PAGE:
Other Novels by ‘The Queen’s Gambit’ Author Walter Tevis That Were Made Into Movies

The Queen’s Gambit has caught the attention of many viewers — 62 million households and counting, in fact. Before the book was adapted into a Netflix miniseries, which was released in fall 2020, it was actually on track to be a movie starring Heath Ledger and Elliot Page. The book that the show is based upon was published in 1983 and written by author Walter Tevis. If The Queen’s Gambit had become a movie, it wouldn’t have been the first of Tevis’ six novels to do so.

Read on to find out which of his books were adapted for the big screen.

Queen's Gambit: Anya Taylor-Joy
Anya Taylor-Joy | Phil Bray/Netflix

‘The Hustler’

Tevis’ book, The Hustler, is a 1959 novel also about a game that many enjoy — pool. According to Goodreads, this book is the first to be written about billiards. Two years after the novel’s release, the movie adaption came out. Paul Newman played the main character Eddie Felson while Jackie Gleason portrayed Minnesota Fats. It was directed by Robert Rossen and written by Sidney Carroll.

Newman was recognized for his work in The Hustler with an Academy Award nomination in 1962 for the Best Actor category.

‘The Color of Money’

Tom Cruise
Tom Cruise at the ‘The Color of Money’ Premiere | Ron Galella, Ltd./Ron Galella Collection via Getty Images

The Color of Money was the sequel to The Hustler. The book version was published in 1984, 25 years after its predecessor, and was the last novel Tevis wrote before his death in 1984. The film version came out in 1986, with Paul Newman reprising his role of Eddie Felson, and adding big industry names Martin Scorsese as the director and Tom Cruise portraying the role of Vincent. Richard Price wrote the screenplay.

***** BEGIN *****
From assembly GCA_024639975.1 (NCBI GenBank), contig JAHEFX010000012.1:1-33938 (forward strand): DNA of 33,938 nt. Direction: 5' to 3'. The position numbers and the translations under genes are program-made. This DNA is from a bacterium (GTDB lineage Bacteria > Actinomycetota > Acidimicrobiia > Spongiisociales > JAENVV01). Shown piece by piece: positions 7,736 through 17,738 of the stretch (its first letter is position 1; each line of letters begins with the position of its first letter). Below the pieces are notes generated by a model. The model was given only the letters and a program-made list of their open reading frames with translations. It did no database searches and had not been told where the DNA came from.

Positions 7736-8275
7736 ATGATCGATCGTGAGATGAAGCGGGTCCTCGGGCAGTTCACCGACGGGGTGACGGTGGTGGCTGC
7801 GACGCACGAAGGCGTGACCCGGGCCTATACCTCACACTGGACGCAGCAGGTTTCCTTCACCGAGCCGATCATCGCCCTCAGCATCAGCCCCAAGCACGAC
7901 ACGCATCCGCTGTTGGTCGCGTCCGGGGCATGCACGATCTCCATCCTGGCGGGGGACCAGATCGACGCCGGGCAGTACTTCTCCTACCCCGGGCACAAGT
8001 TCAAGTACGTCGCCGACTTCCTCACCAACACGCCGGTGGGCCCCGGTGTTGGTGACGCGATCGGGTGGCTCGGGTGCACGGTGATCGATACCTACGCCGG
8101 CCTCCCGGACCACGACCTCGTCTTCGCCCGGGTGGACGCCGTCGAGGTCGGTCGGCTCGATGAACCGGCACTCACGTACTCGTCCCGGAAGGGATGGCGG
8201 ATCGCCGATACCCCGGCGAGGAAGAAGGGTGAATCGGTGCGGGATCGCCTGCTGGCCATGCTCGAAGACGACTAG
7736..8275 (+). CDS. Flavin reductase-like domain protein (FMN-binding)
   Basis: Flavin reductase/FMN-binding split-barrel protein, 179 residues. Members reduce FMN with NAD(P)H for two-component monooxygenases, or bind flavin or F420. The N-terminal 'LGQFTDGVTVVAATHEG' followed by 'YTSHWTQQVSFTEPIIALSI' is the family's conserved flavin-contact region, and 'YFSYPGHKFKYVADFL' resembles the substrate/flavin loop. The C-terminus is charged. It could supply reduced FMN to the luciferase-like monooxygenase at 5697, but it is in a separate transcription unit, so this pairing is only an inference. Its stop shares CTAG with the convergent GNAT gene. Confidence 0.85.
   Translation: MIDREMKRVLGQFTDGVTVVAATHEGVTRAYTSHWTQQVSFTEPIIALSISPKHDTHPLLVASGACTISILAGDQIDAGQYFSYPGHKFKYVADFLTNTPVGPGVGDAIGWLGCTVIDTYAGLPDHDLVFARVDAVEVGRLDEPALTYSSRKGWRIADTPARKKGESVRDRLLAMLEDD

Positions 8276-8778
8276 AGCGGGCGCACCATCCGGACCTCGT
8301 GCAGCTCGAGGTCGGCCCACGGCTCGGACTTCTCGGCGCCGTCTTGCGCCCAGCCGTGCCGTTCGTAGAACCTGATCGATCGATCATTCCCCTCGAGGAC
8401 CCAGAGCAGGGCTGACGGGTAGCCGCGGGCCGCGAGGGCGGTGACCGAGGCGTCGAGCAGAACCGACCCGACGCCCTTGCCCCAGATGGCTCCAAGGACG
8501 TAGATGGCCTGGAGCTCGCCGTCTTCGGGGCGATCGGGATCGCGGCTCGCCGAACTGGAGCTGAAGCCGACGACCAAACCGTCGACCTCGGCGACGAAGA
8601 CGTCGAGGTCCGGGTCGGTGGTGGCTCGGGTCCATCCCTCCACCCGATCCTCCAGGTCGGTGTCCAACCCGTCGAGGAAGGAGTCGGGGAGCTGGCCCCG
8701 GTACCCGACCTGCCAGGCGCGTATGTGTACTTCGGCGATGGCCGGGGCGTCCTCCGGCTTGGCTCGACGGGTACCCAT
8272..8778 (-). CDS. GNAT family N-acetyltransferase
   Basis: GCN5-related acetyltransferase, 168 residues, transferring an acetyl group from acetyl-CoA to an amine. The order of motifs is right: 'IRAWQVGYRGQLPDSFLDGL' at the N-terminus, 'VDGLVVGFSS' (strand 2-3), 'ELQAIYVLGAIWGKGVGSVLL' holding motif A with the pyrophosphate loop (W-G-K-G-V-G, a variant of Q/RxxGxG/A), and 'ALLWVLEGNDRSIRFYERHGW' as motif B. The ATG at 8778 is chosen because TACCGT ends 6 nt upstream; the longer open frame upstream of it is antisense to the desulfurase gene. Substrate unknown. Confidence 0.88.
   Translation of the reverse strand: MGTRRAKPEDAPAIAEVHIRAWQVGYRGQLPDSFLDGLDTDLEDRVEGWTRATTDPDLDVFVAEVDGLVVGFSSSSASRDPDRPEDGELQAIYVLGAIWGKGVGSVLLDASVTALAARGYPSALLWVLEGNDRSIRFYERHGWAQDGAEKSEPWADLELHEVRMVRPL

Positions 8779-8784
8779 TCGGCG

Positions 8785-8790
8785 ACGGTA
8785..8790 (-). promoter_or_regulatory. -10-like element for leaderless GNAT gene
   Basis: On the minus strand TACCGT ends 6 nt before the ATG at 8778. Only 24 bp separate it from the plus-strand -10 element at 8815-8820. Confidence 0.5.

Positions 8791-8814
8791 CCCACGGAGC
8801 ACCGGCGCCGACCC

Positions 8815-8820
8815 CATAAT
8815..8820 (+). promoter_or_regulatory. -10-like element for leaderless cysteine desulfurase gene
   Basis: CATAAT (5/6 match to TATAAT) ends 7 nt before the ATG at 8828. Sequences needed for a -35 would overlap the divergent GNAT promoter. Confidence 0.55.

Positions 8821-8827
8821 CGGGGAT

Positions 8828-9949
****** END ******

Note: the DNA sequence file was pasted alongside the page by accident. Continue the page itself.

“Mr. Newman appears to be having a ball as the aging but ever-resilient Fast Eddie,” Vincent Canby wrote in a 1986 New York Times review of the movie. “It’s a wonderfully funny, canny performance, set off by the actor’s intelligence that shines through the character without upstaging it. Mr. Cruise works successfully against his pretty-boy looks to find the comic, short-sighted nastiness that’s at the center of the younger man.”

Canby’s review also discusses how the movie version differs greatly from the book, with Price taking many creative liberties in his adaption.

‘The Man Who Fell to Earth’

The Man Who Fell to Earth was Tevis’ second novel, which was released in 1963. The film, which debuted in 1976, stars legendary musician David Bowie as alien Thomas Jerome Newton, who comes to earth. The sci-fi movie garnered a cult following years after coming out and a rerelease after Bowie’s death in 2016.

“Taking only the bare bones of Walter Tevis’s comparatively straightforward sci-fi novel, visionary British director Nicolas Roeg creates something far more slippery and elliptical, a film as much about the fading of the counterculture, wealth-induced apathy and the contagiousness of American culture as anything intergalactic,” Huddleston wrote in a 2016 Time Out review of the film. “Bowie’s performance is riveting, drawing on his history of mime to play a man who is almost, but not quite, one of us.”

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